PHOTO INDEX: MARYANNE PETRILLA, LUZERNE COUNTY COMMISSIONER CHAIR AND BILL KELLY, PRESIDENT OF WVIA TV/FM.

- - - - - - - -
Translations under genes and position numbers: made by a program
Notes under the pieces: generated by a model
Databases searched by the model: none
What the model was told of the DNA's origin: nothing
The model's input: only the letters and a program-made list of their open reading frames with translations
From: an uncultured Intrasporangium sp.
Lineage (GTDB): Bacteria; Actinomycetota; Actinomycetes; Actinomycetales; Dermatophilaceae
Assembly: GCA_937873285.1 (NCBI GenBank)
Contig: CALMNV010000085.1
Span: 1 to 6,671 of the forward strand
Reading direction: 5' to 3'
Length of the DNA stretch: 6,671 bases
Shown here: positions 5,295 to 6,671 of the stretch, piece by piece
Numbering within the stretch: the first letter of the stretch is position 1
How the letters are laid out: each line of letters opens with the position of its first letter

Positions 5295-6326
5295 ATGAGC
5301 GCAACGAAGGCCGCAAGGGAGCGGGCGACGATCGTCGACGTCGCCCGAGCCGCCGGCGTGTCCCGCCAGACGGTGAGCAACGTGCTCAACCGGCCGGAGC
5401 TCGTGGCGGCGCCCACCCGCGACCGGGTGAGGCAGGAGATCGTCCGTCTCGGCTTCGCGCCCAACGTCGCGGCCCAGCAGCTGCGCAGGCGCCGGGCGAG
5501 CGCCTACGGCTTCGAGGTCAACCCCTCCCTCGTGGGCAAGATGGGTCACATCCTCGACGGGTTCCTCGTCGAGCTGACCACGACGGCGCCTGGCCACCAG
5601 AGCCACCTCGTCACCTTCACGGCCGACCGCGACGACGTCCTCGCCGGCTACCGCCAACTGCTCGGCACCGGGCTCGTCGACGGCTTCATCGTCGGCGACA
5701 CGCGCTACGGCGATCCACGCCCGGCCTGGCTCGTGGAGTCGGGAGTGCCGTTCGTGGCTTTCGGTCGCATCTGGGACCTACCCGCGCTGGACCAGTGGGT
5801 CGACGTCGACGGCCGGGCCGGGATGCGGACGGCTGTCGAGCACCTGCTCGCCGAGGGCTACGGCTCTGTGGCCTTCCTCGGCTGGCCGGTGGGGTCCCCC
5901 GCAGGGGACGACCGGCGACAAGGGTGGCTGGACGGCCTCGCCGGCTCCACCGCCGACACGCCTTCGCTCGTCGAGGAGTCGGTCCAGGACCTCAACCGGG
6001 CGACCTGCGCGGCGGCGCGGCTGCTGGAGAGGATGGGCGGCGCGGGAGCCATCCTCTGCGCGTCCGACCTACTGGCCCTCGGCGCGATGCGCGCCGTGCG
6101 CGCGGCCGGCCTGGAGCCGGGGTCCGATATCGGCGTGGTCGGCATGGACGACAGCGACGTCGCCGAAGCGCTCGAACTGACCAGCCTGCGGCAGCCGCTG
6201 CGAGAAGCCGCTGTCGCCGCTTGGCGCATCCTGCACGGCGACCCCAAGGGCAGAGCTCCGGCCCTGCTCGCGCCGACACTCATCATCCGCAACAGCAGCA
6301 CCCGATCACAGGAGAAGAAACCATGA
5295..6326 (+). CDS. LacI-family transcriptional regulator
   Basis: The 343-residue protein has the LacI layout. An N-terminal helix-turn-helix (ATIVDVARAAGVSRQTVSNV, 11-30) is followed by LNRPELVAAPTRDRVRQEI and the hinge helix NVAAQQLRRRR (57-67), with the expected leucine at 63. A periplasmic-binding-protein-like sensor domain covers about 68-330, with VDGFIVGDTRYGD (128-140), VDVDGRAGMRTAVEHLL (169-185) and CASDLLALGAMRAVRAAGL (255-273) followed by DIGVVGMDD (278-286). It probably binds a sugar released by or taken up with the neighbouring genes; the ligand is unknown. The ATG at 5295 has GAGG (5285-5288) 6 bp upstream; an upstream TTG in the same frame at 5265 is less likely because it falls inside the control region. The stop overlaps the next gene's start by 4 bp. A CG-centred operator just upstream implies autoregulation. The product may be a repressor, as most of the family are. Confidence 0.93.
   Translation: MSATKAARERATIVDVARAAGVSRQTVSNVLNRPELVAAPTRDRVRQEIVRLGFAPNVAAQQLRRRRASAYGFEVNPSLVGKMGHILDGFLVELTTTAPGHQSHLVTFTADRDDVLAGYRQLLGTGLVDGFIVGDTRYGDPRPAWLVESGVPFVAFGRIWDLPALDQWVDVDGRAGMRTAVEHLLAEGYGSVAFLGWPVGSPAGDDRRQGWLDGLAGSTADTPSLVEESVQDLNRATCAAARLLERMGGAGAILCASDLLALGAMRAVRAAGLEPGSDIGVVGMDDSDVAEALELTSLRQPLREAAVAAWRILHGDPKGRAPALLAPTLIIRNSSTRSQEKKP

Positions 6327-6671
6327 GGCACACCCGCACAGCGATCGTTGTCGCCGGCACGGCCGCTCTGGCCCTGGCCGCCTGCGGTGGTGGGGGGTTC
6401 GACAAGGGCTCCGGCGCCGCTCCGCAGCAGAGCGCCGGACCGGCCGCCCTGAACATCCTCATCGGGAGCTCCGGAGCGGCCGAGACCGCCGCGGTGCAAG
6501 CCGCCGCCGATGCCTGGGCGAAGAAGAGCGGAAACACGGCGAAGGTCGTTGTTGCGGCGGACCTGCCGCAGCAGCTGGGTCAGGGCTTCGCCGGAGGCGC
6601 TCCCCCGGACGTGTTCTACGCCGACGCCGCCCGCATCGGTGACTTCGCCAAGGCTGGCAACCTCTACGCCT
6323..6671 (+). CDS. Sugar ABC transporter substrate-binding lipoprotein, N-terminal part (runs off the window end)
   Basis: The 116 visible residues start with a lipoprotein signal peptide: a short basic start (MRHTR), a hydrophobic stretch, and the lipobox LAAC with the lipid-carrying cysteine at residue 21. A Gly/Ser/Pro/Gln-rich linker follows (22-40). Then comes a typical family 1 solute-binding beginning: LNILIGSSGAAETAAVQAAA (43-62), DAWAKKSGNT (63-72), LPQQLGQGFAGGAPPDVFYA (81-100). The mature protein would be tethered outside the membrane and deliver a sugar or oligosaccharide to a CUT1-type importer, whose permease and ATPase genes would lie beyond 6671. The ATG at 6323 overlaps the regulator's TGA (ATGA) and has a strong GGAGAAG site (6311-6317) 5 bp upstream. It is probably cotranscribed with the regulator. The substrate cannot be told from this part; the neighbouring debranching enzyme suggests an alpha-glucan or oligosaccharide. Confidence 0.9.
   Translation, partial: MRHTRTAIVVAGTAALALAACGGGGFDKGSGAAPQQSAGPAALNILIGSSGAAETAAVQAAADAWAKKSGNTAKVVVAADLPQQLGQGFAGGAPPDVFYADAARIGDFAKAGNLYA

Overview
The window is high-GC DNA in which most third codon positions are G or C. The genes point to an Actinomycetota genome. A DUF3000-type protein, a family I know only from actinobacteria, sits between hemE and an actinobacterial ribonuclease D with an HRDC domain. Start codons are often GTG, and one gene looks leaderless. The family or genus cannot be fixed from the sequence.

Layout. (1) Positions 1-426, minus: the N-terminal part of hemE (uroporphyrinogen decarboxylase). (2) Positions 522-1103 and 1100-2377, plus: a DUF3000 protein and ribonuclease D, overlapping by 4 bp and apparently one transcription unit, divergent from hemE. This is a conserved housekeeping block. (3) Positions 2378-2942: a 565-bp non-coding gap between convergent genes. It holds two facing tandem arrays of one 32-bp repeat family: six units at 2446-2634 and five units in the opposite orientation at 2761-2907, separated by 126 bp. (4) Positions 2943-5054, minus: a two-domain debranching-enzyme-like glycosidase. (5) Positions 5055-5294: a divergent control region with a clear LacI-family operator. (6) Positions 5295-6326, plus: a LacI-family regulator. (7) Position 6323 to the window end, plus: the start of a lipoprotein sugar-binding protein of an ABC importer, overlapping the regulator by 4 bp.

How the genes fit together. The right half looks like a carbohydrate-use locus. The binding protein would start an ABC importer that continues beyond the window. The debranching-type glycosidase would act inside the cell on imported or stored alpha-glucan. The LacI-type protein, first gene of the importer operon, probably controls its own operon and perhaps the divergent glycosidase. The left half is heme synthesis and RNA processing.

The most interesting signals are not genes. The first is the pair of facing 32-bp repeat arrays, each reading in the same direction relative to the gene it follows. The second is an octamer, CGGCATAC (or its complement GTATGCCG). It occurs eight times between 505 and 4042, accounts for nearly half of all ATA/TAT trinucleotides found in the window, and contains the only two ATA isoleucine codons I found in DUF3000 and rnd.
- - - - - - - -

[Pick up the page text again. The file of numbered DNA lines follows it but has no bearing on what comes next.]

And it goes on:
It seems like the Luzerne County Commissioners are finally getting some help in their legal battle against the Luzerne County Judges. News came that the Luzerne County commissioners are about to get some moral support in the legal battle to force the courts to reduce staff. The County Commissioners Association of Pennsylvania will intervene in the action or submit a legal brief supporting the commissioners’ position. The CCAP, represents commissioners of all 67 counties in the state. The legal battle is under way because county Commissioners Maryanne Petrilla and Steve Urban passed a 2009 budget that cut spending on full-time employee salaries in court branches by $1.7 million. Court branches received $15.6 million for salaries in 2008, compared to $13.9 million allocated in 2009, according to a review of both budgets. Petrilla and Urban proposed 34 layoffs and the elimination of 21 retiree-vacated positions in court departments. Both Urban and Petrilla said the courts could choose their own path in determining who to terminate. In other words, they were taking their hands out of the pot and just asking the Courts do simply do their job. The County Commissioners Association has been pushing a plan that will put all judicial employees under state wide financing since Commissioners have to fund the court system through property tax revenue. And as typical in Pennsylvania, there are 67 sets of County Commissioner boards with 67 different set of rules and standards. To date, the state has only funded the salaries of judges, district justices, court administrators and their immediate deputies. The association is aiming to switch all court-related employees to state employees, limiting the counties’ responsibilities to things like providing security and infrastructure. With the involvement of the CCAP, you can be sure this pitched legal battle will be watched carefully statewide. In the meantime, Luzerne County is held hostage by the courts. Ironic, huh?